Wednesday, August 31, 2022

Flaxseed, C-Reactive Protein and Central Obesity

 "Flaxseeds are a good source of dietary fiber and omega-3 fatty acids." And flaxseed may be beneficial in other ways. One study has shown that flaxseed consumption may aid in reducing the amount of C-reactive protein (CRP) in the blood. And another study has shown that flaxseed consumption may also aid in the reduction of central obesity.

According to one of the studies mentioned above, CRP is related to inflammation or swelling of the arteries. And this swelling is associated with cardiovascular problems. In the study, which was a Harvard  women's study consisting of 18,000 subjects, researchers noticed that CRP appeared to be more indicative of cardiovascular risk than cholesterol levels. In fact, a high CRP level could increase the risk of cardiovascular problems by a factor of three.

And flaxseed, which contains a large amount of dietary fiber, has been shown to lower the levels of CRP in the blood. In one study, consisting of 27 men who had cardiovascular risk factors, there was a decrease in CRP after the men were given flaxseed. The researchers indicated that "a decrease in inflammatory markers (CRP and TNF-alpha) was observed after flaxseed intake." The researchers suggested "that flaxseed added to a weight loss diet could be an important nutritional strategy to reduce inflammation markers..."

Furthermore, flaxseed added to a diet may reduce central obesity. In a 12 week flaxseed study, 60 overweight and obese women were randomized into two groups. Both groups were put on a balanced diet. However, the control group consumed 30 g/day of milled rice, while the treatment group consumed 30 g/day of milled flaxseed. At the end of the 12 week intervention, the researchers found that "there was [a] significantly higher reduction rate in waist circumference (WC) and waist to hip ratio (WHR) ... in the flaxseed consuming group compared to the control group."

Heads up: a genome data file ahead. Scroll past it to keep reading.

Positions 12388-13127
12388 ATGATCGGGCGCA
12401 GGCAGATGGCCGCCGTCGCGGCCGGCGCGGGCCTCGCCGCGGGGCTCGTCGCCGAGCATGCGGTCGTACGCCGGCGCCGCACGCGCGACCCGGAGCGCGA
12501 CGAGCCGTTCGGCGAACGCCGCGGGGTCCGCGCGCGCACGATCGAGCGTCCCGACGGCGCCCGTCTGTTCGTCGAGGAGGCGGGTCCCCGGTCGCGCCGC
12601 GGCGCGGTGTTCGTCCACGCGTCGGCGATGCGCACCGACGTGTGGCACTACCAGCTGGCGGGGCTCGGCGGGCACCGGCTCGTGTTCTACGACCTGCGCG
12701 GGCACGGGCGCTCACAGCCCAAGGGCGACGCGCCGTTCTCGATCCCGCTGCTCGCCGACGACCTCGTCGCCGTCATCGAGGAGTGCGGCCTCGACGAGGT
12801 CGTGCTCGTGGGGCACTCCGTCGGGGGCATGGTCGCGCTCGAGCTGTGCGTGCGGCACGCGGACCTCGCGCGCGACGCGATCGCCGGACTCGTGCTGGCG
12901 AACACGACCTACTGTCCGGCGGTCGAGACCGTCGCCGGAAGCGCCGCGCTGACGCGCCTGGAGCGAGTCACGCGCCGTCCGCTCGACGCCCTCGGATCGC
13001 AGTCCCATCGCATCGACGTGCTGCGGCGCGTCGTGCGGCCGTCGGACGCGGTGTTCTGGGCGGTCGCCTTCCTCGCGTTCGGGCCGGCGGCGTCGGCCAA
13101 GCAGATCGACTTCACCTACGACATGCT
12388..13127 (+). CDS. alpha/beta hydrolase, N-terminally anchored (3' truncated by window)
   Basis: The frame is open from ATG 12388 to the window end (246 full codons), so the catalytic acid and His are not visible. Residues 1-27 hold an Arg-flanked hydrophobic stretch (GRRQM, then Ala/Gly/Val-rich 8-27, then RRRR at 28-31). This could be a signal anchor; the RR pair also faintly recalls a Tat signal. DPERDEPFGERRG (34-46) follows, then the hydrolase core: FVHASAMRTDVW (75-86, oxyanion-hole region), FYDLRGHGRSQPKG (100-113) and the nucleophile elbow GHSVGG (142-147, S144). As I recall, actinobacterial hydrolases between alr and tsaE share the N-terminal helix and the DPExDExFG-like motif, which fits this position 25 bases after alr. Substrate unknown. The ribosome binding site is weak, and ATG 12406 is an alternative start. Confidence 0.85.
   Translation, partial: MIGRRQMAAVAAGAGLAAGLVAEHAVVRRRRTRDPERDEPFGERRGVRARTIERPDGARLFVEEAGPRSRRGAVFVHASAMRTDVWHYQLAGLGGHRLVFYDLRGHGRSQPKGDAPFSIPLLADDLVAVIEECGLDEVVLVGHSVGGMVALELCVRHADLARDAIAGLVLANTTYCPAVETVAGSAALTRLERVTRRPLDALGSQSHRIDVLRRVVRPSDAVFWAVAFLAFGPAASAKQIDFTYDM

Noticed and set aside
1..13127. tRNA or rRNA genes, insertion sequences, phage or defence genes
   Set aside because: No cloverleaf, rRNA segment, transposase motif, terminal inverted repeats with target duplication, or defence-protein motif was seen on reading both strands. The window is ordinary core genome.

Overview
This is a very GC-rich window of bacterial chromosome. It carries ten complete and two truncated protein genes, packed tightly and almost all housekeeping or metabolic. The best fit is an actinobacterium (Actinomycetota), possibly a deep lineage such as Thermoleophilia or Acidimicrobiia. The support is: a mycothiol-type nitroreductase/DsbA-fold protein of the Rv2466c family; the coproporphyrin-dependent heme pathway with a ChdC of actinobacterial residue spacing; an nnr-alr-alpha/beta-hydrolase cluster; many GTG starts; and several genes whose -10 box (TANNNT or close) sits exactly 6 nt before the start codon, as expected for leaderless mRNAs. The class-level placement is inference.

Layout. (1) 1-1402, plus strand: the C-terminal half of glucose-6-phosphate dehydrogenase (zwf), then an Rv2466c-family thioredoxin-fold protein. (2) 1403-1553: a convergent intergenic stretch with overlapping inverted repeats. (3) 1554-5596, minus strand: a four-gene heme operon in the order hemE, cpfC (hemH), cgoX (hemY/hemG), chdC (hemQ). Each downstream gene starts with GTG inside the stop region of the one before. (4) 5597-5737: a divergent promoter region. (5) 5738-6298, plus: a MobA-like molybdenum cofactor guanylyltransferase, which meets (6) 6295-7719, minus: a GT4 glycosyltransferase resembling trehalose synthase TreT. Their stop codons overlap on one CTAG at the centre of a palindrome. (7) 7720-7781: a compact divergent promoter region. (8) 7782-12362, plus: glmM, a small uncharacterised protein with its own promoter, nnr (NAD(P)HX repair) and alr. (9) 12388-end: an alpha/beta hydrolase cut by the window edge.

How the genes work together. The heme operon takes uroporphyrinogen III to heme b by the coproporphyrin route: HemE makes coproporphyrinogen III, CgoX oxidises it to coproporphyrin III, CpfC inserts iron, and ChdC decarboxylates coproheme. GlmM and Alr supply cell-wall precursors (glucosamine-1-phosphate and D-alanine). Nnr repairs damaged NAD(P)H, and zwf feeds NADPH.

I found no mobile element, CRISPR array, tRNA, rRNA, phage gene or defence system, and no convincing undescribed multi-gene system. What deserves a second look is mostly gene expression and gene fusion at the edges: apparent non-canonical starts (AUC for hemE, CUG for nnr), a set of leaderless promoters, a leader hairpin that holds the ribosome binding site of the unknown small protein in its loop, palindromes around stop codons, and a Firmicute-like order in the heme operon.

Healthcare providers often look for ways to enable a person to improve his or her health through diet. Using flaxseed as part of a healthy diet may be a way to do that. Therefore, the use of flaxseed may be something healthcare providers might want to consider.


Tags: , , , , bariatric medicine,obesity medicine,obesity medical practice start up,bariatric industry analysis, weight loss industry analysis, prediabetes, diabetes prevention, weight management industry analysis


Tuesday, August 30, 2022

A Plant-Based Diet Can Improve Insulin Resistance and Lipids in Obese Individuals

Plant-based diets are frequently in the news today, because the diets appear to be beneficial in combating many chronic diseases, including obesity, high blood pressure, chronic kidney disease, type 2 diabetes, cardiovascular disease(CVD) and diabetes." And a recent study has shown that a vegan diet, which is plant-based, can improve insulin resistance as well as CVD parameters, such as blood lipids, in obese individuals. 

First of all, a plant-based diet may be anything from a semi-vegetarian diet, consisting of small portions of animal products, to a vegan diet, which excludes all animal products. And compared to diets that include animal products, plant-based diets can be significantly helpful in the treatment of CVD.

In the study mentioned above, a vegan diet was also helpful, not only in improving CVD parameters, but also in lowering insulin resistance. The study was a meta-analysis where the researchers selected six studies in seven datasets. And it was found that the vegan diet improved insulin resistance, total cholesterol, HDL and LDL in persons with obesity. It should be noted that in this study, a plant-based diet appeared to have no effect on triglycerides.

The benefits of a plant-based diet are also evident in persons who have an increased genetic CVD risk profile. In one study consisting of 156,148 adult subjects, who did not have CVD, investigators found that adherence to a plant-based diet slowly decreased the risk of CVD even for persons who have a high genetic risk for CVD. Indeed, investigators concluded that “adherence to healthy plant-based diets may be associated with a decreased incidence of CVD in the entire population, suggesting that plant-based diet patterns may modify the risk of CVD, regardless of genetic susceptibility.”

Since the use of a plant-based diet can improve CVD risk factors and insulin resistance in persons with obesity, this is an opportunity for healthcare providers to help their patients. Healthcare providers should counsel patients on the benefits of a plant-based diet.



Subscribe to Overfat Strategy Blog by Email